Teaching & Learning

Four College of Education Undergrads to Present at Research on Capitol Hill

By Allyson Myers |

Four undergraduate students from the Emma Eccles Jones College of Education and Human Services at Utah State University will present at Research on Capitol Hill on Feb. 8.

Organized by USU, ROCH is an annual celebration of undergraduate research that features students from Utah State University and the University of Utah, the top two research universities in the state. Although event organizers are planning to host the event at its traditional location in the rotunda of the State Capitol building, they are prepared to move to a virtual event if necessary (as was the case for ROCH 2021.)

This year, four students from Psychology and Kinesiology & Health Science have been accepted to present their research to Utah legislators along with top student researchers from around the state.

Each of these projects contributes to the college’s mission to enrich lives in tangible ways. Learn more about their research projects below.

Marisa Davis and Emma Greenwood: Perceiving Accurate Emotions from Facial Expressions

This project studies anger race bias, which is a tendency to misinterpret an individual’s facial expressions due to their race. Davis and Greenwood are studying anger race bias as it relates to police brutality toward Black individuals, who are shot and killed by police more often than other demographics. A Black person who is displaying an expression of fear or neutrality is more likely to be perceived as displaying anger, creating hostility and increasing the likelihood than an officer will use force.

Davis and Greenwood have developed a brief training on interpreting facial expressions and are currently testing its effectiveness with undergraduate students at USU. They hope that this research can eventually be used as training for police departments, potentially decreasing police shootings of unarmed Black civilians.

Marisa Davis is a junior in Psychology. She chose to work on this project because she wants to use her education and research skills to improve others’ quality of life, and she is appreciative of the growth and perspective she has gained through her work. Emma Greenwood, a senior in Psychology, chose to participate in the project as a way to personally make a difference in the issue of police brutality, contributing to a more safe and just community. Davis and Greenwood’s research team is mentored by psychology professor Crissa Levin.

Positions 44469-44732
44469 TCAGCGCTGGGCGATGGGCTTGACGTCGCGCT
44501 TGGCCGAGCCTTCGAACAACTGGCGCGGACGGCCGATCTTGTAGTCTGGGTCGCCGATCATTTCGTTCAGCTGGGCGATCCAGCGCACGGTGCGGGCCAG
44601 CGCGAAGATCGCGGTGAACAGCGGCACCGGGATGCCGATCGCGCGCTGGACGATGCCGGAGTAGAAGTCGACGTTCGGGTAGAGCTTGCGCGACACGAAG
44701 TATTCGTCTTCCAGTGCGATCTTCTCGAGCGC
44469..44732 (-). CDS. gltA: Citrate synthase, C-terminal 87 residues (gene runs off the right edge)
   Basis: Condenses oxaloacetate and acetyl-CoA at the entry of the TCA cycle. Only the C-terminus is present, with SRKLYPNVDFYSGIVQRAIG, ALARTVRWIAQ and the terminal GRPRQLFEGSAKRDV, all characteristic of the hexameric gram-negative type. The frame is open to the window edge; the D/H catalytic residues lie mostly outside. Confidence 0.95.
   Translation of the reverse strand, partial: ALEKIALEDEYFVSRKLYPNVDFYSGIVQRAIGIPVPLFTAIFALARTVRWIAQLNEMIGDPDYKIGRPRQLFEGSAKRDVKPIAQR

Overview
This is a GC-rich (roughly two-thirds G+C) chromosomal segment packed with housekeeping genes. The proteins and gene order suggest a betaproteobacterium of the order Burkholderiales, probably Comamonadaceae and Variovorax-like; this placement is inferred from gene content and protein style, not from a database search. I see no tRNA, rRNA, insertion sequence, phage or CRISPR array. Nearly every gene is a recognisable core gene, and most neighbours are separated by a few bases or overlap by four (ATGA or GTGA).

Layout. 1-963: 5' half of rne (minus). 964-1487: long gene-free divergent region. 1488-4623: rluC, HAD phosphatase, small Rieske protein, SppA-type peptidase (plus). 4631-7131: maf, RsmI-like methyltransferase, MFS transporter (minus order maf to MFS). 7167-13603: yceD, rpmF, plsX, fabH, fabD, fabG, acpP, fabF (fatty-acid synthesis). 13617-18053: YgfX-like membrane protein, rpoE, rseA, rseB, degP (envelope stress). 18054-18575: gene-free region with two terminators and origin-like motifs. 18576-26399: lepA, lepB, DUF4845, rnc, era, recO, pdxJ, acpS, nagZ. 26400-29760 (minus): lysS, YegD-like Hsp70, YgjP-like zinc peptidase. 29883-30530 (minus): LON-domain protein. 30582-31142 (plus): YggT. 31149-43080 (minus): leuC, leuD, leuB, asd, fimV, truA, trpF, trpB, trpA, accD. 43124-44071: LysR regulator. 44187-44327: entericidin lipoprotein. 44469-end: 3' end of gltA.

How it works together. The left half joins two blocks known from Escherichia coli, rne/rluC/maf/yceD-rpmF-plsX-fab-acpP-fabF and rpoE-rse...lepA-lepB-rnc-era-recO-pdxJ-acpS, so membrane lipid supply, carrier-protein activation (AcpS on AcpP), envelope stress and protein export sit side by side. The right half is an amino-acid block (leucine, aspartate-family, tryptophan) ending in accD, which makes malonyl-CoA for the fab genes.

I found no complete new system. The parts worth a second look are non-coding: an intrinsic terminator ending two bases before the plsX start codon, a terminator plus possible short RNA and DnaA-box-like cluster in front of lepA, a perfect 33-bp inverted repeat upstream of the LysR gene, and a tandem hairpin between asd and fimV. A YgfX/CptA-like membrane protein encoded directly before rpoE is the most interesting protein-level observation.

Hunter Horsley: How Musculoskeletal Injury Affects Neuroplasticity

An anterior cruciate ligament tear is one of the most common injuries for both sports athletes and tactical athletes like first responders. ACL tears are deafferentation injuries, meaning that they interrupt neurons from delivering sensory information to the brain. This project aims to study how ACL injuries affect motor control and neuroplasticity. Horsley’s team is specifically studying the ability to inhibit action (e.g., stop while running or recover from being unbalanced) in individuals who have previously torn their ACL.

Though it is common in athletics, inhibition of action is a very complex motor task. Using a controlled task that mimics a sudden switch in action, the team measures an individual’s neural activity to evaluate movement strategies and reaction times on a neural level. This data will help determine to what degree an ACL injury impacts movement inhibition. New standards for rehabilitation of ACL injuries may be needed to decrease risk of reinjury and improve the rehabilitation process overall.

Horsley is a senior in Kinesiology & Health Science with an emphasis in exercise science. Horsley is interested in orthopedics and sports medicine, and he feels that this research has helped him gain insight on the treatment of musculoskeletal injury. Horsley’s team is mentored by Kinesiology & Health Science professor Anne Beethe.

Connor Snow: Atmospheric Ammonia and its Implications for Human Health

According to national data, Cache Valley has the highest concentrations of atmospheric ammonia in the nation. This study aims to explore whether climate variables such as weather, wind and atmospheric anomalies can be used to predict the behavior of pollutants and how human biology can be affected. An interdisciplinary collaboration, this project combines both climate science and medical data to show the human impact of a changing climate.

The research team collects samples of atmospheric ammonia to identify patterns in the level of pollutants in Cache Valley. This data is then cross-referenced to climate variables. Early investigation suggests that precipitation has the strongest ties to pollution levels, because precipitation tends to scatter ammonia particles. The team is also working to identify patterns and correlations between its climate data and hospital data related to asthma and other respiratory disease.

Snow is a senior in Kinesiology and is currently applying to medical school. He is joined in this project by fellow researchers Casey Olson, who studies climate change, and Bridger Jorgensen, who is also pursuing the medical field. The team members, who began pursuing this research through their mutual friendship, hope that learning how climate change affects human health will help them improve lives and create a more sustainable future. They are mentored by Plants, Soils & Climate professor Simon Wang.

Emma Greenwood and Marisa Davis.

Hunter Horsley (center) tests research equipment.

Bridger Jorgensen, Casey Olson and Connor Snow


Allyson Myers
Public Relations and Marketing Assistant
Emma Eccles Jones College of Education and Human Services


Rebecca Dixon
Director, Public Relations and Marketing
Emma Eccles Jones College of Education and Human Services

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